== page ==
Reducing oxidative stress and inflamm... - Parkinson's Movement

Parkinson's Movement

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Reducing oxidative stress and inflammation to slow Parkinson's disease

wriga
wriga

This is the subject I've been working on for a year now. The basic research has been going on for 20 years. The key researchers are the brilliant Prof Albena Dinkova-Kostova in Dundee UK for the cellular and genetic processes, the neuroscientist Antonio Cuadrado in Madrid and Jed Fahey in US for plant chemistry. They all work together. I've been mostly working with Albena. The science is now established and mature. PD brains have too much oxidative stress and it increases with age. It is particularly strong in dopamine cells where it damages cell membranes and mitochondria. The system which controls this is deregulated in PD brains. We now know why and how to reset it using chemicals which attract electrons called electrophiles. You find these in food and the best are in broccoli. Yep! Eat your greens!

It's not that easy. You need high concentration which you get only in seeds and young sprouts. And a very specific extraction process to be strictly followed. The choice of seeds is also critical as is the dose. When you get it right it works, at least for me.

After 9 months of experimentation I now feel ok to tell the story.

The file below is an introduction for non-scientists. At the end of that article is a link to a long scientific article with all the source material.

Albert

patientresearcher.com/2020/...

147 Replies
oldestnewest

There are lots of Broccoli sulforaphane supplements available

wriga
wriga in reply to Buckholt

Why not give them a try, but broccoli extracts don't contain sulforaphane but glucoraphanin and myrosinase. It's better to do the conversion to sulforaphane before ingesting to be sure of a good yield.

park_bear
park_bear in reply to wriga

This one does contain sulforaphane:

iherb.com/pr/jarrow-formula...

I tried it and it did not do anything for me, but was only 30 mg of sulforaphane per capsule and I took only one capsule per day. So perhaps I did not have enough.

wriga
wriga in reply to park_bear

Hi Park Bear,

I suggest you read the details of the article. The supplements don't contain sulforaphane but the precursors. They don't work for me either. The conversion requires very precise conditions that you don't get in the gut. It has to be done before ingestion. 30mg is probably enough if it's all converted. But it isn't!

park_bear
park_bear in reply to wriga

[Erroneous comment deleted]

wriga
wriga in reply to park_bear

Sulforaphane is unstable beyond a few days. I know Broccomax. The label says sulforaphane generater. And on the back it says sulforaphane glucosinolate which is glucoraphanin, the precursor molecule. They're not lying, just not being absolutely clear.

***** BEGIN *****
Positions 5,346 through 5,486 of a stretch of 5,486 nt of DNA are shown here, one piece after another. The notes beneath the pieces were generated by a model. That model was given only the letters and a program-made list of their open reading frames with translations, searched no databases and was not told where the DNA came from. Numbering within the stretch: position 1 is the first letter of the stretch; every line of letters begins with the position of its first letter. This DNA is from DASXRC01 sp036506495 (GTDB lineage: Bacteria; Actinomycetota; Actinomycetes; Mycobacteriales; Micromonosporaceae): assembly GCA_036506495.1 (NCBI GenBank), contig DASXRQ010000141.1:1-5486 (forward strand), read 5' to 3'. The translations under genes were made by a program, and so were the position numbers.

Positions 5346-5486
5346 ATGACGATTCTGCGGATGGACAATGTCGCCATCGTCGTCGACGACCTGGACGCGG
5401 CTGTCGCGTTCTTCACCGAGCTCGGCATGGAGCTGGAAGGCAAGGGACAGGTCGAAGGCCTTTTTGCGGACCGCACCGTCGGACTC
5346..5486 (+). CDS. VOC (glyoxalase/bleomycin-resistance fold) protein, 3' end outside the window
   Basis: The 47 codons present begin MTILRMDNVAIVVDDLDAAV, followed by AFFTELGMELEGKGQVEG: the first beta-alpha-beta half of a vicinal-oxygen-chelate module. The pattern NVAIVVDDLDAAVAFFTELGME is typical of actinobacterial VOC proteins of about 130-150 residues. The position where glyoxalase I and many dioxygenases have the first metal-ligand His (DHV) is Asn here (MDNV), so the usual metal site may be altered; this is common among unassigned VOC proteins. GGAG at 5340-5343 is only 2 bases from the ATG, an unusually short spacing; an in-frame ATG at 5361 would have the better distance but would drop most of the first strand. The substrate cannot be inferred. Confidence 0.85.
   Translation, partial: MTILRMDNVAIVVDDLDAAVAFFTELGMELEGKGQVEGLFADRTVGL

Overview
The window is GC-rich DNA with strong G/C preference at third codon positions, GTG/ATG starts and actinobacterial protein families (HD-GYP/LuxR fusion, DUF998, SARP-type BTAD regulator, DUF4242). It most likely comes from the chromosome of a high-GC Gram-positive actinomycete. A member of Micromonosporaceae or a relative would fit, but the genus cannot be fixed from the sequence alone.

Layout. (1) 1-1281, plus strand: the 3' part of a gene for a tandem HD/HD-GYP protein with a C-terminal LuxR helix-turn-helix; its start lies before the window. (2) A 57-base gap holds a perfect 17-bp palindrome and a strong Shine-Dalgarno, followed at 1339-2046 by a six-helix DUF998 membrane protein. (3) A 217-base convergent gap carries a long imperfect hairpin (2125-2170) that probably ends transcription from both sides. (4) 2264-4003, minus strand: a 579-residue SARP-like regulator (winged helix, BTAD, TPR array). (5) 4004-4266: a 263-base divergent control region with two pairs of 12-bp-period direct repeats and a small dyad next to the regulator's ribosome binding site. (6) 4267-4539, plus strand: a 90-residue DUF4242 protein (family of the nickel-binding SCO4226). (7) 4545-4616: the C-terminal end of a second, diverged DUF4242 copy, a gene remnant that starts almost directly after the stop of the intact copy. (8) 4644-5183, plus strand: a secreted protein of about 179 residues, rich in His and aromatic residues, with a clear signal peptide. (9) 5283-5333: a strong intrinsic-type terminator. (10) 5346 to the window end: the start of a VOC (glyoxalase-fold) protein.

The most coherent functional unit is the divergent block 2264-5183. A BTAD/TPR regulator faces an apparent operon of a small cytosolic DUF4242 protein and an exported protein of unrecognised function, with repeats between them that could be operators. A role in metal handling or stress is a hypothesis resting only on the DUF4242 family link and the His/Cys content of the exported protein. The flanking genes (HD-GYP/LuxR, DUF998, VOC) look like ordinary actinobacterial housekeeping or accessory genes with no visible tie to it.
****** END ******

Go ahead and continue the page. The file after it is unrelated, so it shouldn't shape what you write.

asecondforever
asecondforever in reply to wriga

Wriga, thanks for your work. Is 30mg a good estimate of an appropriate daily dosage of sulforaphane? Jarrow's page for Broccomax says "demonstrated in vitro to yield approximately 8 mg of sulforaphane per DR capsule containing 30 mg of SGS." So if, for example, 30 mg of sulforaphane is a reasonable dose to try, might we at least approximate that by taking 4 capsules of Broccomax daily?

jarrow.com/product/203/Broc...

wriga
wriga in reply to asecondforever

Hi asecondforever,

That's in vitro, not in your gut. In vitro you have the enzyme myrosinase, pH 7 and you control the temperature. In the gut, lots of other enzymes, T = 37 and pH 2. Not the same. ..

park_bear
park_bear in reply to wriga

I have read your writings and gotten myself more up to speed on this. Firstly, kudos for all your good work.

I take it you question whether the broccomax supplement can be effective at all. I see there is a wealth of moringa products available on Amazon. According to what you've written, the version of sulforaphane available from moringa is more stable and more potent than the version available from broccoli. Why not use moringa?

This research paper has an extensive discussion of the use of moringa leaf powder for sulfurophanes:

mdpi.com/2072-6643/11/7/154...

"3.3. Extraction of Moringin into Cold Tea

Endogenous myrosinase in each of the moringa leaf powders was allowed to function as the powders became hydrated at ca. 23 C, forming the cold teas. Hydrolysis of glucomoringin to moringin (the biologically active ITC) was thus facilitated and moringin yield was estimated by performing the cyclocondensation analysis to measure total ITC (DTC). Maximum levels ranged from 25.9 umol/g (PA), to 18.4 umol/g (PB), and 7.7 umol/g (PC) (Figure 3), which paralleled the ranking of both the myrosinase activities and the glucomoringin levels of the respective powders (Table 1). There was a highly significant effect of incubation time for each powder(p < 0.0001), and a significant difference between the moringin yield of powders at 30 min (F1,6 = 221.38,p < 0.0001). The 30 min incubation (steeping) time reported herein (Figure 3) was based on previous work optimized using the PA powder (data not shown). The powder with the lowest level of myrosinase activity (PC) continued to convert GS to ITC, still increasing in linear fashion at 30 min. At least 25% of the hot water molar yield of glucomoringin was extracted (as moringin) into the cold-brewed tea."